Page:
Comcast, Cox, TW Sprinting to Wireless?


The nation’s three largest MSOs are close to signing an agreement with Sprint Nextel Corp. to supply wireless-telephone service to their subscribers.

The deal, if completed and executed rapidly, would make Comcast Corp., Time Warner Cable and Cox Communications Inc. the first large suppliers of four major forms of communication: television, Internet access, telephone and, now, wireless services.

According to a cable-industry executive familiar with the negotiations, the cable consortium will likely sign a Mobile Virtual Network Operator deal -- essentially a wholesale agreement -- with Sprint Nextel, which could occur in November.

The deal will initially involve giving the cable operators the right to resell Sprint Nextel wireless-telephone service under their own brand names and bundle it along with their current offerings of video, voice and high-speed-Internet service, the executive said.

The agreement with the three operators allows for the relationship to expand and include additional products and services.

While no details have been worked out, one such future service could allow a cable network to handle the handoff of a call from a network inside the home to the cellular network outside of the home, making it possible to use a home phone that uses Internet protocol to communicate to act simultaneously as a mobile phone.

The cable operators are trying to cash in a fast-growing piece of the telecommunications market in which they do not yet participate.

Domestic spending on wireless communications is expected to reach $158.6 billion in 2005 (a 9.3% increase over 2004), growing to $212.5 billion by 2008, according to the Telecommunications Industry Association.

Among cable operators, only Cablevision Systems Corp. and Mediacom Communications Corp. offer some variation on the quadruple play.

Cablevision allows its cable customers to order Sprint cell-phone service via its Optimum Store (, but it does not bundle wireless with its triple-play voice, video and data package.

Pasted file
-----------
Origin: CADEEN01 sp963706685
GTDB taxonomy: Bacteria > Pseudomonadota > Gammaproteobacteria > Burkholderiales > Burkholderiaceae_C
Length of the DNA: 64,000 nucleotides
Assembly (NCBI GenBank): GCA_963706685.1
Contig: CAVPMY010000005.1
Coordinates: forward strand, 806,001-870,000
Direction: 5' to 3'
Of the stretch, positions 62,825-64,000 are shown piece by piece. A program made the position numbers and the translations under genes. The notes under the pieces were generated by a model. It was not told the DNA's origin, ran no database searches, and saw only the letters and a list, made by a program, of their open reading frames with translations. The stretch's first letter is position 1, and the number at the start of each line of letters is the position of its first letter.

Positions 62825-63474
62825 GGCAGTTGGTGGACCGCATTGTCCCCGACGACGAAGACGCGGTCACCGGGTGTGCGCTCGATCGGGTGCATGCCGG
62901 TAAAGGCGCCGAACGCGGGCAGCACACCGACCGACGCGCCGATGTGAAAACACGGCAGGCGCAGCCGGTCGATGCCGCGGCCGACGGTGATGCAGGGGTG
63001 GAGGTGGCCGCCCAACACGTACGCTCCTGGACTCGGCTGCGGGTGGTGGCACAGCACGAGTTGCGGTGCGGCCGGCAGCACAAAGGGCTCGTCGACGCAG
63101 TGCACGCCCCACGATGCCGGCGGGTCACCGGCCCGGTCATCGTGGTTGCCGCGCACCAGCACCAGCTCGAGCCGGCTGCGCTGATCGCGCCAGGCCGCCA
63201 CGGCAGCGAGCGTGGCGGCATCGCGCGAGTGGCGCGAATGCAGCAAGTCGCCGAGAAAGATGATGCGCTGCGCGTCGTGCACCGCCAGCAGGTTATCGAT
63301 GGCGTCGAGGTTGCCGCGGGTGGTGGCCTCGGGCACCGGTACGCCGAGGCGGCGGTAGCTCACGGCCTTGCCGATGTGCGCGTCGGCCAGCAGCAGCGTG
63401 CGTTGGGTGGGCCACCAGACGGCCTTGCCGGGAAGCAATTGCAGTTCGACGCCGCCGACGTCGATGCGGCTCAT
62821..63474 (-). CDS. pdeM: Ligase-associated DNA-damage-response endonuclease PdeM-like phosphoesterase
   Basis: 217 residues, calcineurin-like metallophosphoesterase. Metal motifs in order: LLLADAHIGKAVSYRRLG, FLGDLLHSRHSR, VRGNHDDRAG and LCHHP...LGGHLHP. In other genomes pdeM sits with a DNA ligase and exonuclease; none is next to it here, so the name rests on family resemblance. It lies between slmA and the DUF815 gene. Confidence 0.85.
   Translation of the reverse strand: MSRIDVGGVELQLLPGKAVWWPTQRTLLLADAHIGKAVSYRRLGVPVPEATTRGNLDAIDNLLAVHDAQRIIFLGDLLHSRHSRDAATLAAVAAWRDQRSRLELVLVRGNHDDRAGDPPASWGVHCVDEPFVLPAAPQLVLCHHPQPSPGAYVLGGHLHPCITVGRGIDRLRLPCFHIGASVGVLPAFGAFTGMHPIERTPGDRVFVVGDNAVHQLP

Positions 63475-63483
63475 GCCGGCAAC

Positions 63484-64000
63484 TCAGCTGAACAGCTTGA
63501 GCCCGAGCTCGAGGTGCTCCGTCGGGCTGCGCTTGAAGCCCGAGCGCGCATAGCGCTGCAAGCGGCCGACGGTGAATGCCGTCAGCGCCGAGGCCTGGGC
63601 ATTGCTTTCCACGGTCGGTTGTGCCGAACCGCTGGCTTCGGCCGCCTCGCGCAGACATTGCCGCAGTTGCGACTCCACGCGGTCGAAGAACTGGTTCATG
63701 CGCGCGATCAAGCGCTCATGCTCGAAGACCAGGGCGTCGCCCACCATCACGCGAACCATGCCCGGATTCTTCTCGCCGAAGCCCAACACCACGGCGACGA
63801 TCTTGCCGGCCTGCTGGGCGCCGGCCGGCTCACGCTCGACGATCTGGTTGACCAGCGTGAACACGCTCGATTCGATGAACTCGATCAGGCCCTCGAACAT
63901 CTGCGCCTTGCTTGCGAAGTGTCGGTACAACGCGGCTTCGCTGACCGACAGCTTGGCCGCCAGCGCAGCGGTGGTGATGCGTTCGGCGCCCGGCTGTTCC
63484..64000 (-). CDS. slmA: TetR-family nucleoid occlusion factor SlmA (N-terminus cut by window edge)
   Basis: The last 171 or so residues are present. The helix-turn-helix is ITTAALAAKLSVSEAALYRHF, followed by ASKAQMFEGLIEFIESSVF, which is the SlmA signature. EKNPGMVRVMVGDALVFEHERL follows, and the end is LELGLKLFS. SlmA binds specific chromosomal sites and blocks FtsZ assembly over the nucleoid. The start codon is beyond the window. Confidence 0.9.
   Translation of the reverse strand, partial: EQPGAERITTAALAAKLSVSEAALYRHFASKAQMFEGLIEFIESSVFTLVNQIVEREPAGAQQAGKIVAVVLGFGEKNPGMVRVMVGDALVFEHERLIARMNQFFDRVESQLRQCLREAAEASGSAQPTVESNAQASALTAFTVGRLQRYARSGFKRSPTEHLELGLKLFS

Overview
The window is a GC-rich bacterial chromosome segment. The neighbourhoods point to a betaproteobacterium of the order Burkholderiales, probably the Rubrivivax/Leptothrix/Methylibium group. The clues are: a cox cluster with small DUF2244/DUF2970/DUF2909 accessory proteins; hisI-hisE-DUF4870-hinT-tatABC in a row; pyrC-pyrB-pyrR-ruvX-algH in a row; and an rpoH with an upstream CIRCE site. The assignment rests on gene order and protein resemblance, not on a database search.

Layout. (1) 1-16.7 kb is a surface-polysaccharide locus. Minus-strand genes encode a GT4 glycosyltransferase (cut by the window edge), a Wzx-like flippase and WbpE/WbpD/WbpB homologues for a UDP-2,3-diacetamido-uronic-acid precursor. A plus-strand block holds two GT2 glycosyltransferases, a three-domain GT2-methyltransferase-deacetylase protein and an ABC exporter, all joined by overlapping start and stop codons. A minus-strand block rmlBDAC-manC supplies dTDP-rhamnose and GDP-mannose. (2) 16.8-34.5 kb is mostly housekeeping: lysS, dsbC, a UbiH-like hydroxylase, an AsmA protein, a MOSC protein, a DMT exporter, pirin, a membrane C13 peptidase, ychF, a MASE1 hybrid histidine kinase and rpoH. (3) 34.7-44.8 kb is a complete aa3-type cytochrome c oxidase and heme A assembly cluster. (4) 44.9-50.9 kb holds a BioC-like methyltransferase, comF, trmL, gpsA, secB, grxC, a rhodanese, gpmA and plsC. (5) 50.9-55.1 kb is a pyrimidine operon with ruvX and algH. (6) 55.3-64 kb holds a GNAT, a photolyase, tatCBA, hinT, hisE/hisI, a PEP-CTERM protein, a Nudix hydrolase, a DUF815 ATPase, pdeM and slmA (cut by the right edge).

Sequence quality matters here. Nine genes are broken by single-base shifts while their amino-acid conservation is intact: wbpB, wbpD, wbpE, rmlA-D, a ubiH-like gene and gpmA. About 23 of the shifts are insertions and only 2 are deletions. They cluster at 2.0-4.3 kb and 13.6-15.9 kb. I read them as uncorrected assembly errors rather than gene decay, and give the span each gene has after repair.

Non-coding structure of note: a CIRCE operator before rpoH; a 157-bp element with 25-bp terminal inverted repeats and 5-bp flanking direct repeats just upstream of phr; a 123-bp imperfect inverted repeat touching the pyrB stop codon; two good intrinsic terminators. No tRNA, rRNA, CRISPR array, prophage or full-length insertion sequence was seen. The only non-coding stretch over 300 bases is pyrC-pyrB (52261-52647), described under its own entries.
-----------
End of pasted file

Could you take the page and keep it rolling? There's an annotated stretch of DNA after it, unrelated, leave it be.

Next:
Mediacom has the right to resell Sprint wireless service in conjunction with its own voice-over-IP service (which uses the Sprint backbone), but Mediacom only began marketing any phone service about a month ago.

Time Warner Cable has been testing a similar Sprint-branded service in its Kansas City market, but it is unclear how much, if any, revenue that service is bringing in.

For its part, Sprint Nextel gets access to a large base of potential customers. The three cable operators combined have 38.7 million TV subscribers and pass a total of 70.8 million homes. Sprint Nextel, the third-largest wireless carrier in the country, currently has about 44 million wireless subscribers.

The cable companies joined forces last October to investigate offering a wireless service, including whether to buy a wireless carrier outright. While the group initially toyed with the idea of buying out Nextel Corp., according to cable-industry executives with knowledge of the consortium’s thinking, that idea was scrapped after considering the cost of such a deal and Sprint’s announcement that it would buy the carrier in December.

The consortium originally included St. Louis-based Charter Communications Inc., but it no longer does, according to the cable executive familiar with the negotiations. Other operators could get in on the deal at a later date.

Officials from Charter, Comcast, Cox and Time Warner all declined comment.

Sprint Nextel spokesman Nick Sweers declined to comment on whether a new deal is in the works, but he said his company is always open to expanding its relationship with cable operators.

“We continue to establish a growing number of relationships with cable companies,” Sweers said. “We have been since 2003.”

Kent Gibbons contributed to this story.

For more on Comcast, Time Warner, Cox and Sprint Nextel, please see Mike Farrell’s story on page of Monday’s issue of Multichannel News.